There is talk that Italy could take the euro down entirely if there is no resolution of the current crisis.

Last week’s sequestration antics in Washington and the drastic fiscal cuts that went into effect on Saturday are proof that you don’t need to be Italian to be a clown.
America’s decline has long been the topic of discussion in the world’s capitals. If you needed any proof, it came in abundance last week with the stunning lack of leadership displayed over the sequestration debate. The damage was done this time not just by mean-spirited Republicans but by a less-than-magnanimous president who demonstrated once again that he is neither a Lincoln nor a Johnson when it comes to the art of political dealmaking.
Perhaps America’s political classes need time off to come to their senses. But with so much heated rhetoric and fingerpointing by all sides, don’t expect a budget deal soon.
Americans are about to enter the worst of all possible worlds: drastic cuts to defence and other discretionary items (like foreign aid and education) that keep America strong, and no real cuts to entitlement programs — the big-ticket items where cuts are needed most.
Continuing economic malaise across the Atlantic will be compounded by the looming crisis south of our border. It’s a double-whammy blow to the global economy, caused by European and American acts of political self-immolation — just when we thought we were getting out of the woods.
Canada is going to take a hit from these colliding storms. Not only will this country’s trade and investment suffer if Europe falters yet again — a receding tide lowers all boats — but unless we can clinch a free trade deal with the Europeans soon we may be forced to throw in the towel. The clock is running out and the deal’s biggest booster in Europe, Angela Merkel, is now entering a real fight for her own re-election.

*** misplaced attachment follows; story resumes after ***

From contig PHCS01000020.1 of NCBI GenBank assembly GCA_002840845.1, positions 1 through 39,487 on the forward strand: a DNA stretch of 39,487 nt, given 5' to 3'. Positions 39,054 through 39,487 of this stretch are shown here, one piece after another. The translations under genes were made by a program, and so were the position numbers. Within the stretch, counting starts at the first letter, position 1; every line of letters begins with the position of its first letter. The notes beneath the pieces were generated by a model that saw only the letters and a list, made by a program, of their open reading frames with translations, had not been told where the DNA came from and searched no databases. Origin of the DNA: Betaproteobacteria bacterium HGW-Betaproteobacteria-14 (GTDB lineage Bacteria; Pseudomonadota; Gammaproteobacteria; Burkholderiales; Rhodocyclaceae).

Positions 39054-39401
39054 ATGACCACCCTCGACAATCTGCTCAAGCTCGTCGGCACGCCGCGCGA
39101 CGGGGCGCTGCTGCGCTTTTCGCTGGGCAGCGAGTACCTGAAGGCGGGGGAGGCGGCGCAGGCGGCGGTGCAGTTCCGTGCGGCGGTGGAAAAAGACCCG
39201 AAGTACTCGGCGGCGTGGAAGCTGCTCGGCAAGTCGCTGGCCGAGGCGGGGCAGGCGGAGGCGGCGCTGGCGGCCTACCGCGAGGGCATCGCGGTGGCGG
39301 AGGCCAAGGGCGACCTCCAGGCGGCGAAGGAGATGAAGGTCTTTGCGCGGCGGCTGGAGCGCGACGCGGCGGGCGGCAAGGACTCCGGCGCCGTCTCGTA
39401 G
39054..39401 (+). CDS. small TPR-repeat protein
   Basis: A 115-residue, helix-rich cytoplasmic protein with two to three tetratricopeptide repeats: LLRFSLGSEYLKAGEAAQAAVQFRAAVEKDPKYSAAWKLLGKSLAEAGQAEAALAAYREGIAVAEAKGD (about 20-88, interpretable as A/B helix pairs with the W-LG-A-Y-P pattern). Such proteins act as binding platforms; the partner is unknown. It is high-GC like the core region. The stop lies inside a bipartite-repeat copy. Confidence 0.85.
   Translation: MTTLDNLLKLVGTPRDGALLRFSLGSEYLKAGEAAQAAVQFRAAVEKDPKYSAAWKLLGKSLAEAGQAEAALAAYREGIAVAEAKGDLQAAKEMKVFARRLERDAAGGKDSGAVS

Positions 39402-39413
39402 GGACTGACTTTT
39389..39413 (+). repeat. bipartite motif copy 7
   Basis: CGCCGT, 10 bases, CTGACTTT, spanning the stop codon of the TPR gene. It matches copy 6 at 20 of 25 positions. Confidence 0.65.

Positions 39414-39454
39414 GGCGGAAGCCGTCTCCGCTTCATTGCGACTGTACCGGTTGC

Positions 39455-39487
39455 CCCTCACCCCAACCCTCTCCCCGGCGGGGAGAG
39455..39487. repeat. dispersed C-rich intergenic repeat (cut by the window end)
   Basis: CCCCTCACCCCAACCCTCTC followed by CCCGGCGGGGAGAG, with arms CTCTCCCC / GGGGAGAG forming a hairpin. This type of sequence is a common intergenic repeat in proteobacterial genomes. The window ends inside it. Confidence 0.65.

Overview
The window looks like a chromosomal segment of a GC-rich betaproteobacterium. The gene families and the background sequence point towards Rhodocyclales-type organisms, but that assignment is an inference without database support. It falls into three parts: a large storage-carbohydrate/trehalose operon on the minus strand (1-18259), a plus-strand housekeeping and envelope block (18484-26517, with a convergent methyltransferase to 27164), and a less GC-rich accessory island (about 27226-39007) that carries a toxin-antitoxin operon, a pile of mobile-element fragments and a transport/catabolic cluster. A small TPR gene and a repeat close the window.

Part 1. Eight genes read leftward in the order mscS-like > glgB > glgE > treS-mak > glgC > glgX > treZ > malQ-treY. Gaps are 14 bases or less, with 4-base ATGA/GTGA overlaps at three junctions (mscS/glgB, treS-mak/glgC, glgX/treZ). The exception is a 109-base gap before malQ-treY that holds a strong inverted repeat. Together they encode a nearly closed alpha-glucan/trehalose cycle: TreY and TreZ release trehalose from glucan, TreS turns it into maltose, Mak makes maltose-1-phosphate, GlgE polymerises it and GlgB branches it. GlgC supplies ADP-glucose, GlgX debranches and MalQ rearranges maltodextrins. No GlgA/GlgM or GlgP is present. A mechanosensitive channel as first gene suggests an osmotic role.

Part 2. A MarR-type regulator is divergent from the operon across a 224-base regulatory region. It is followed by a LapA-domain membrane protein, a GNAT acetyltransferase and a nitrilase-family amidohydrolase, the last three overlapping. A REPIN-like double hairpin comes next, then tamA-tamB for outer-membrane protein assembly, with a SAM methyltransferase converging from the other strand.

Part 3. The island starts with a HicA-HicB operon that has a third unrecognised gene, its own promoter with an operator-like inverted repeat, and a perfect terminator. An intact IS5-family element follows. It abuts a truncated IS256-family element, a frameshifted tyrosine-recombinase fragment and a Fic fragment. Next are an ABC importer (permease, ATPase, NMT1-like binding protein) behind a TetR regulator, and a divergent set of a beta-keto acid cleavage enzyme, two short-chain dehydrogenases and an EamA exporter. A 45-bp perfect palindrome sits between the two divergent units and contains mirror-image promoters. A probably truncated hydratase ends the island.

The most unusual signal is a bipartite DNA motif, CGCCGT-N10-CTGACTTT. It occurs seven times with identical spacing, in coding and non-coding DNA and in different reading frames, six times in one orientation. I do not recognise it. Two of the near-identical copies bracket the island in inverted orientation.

The much-hyped Beyond the Border deal with Washington may also be a casualty of the sequestration war between the White House and Congress. In short order, we may see fewer U.S. customs and immigration officials at the border, longer lineups, more delays and ever-worsening congestion at key transit points.
Our pleas for special treatment as America’s largest trading partner will be drowned out by the noisy crescendo of Washington’s ugly partisan wars. Getting the White House’s support and undivided attention may well be an exercise in futility.
Fen Osler Hampson is a distinguished Fellow and director of Global Security at the Centre for International Governance Innovation. He is also Chancellor’s Professor at Carleton University. He is the author of nine books and editor/co-editor of more than 25 other volumes on international affairs and Canadian foreign policy.
The views, opinions and positions expressed by all iPolitics columnists and contributors are the author’s alone. They do not inherently or expressly reflect the views, opinions and/or positions of iPolitics.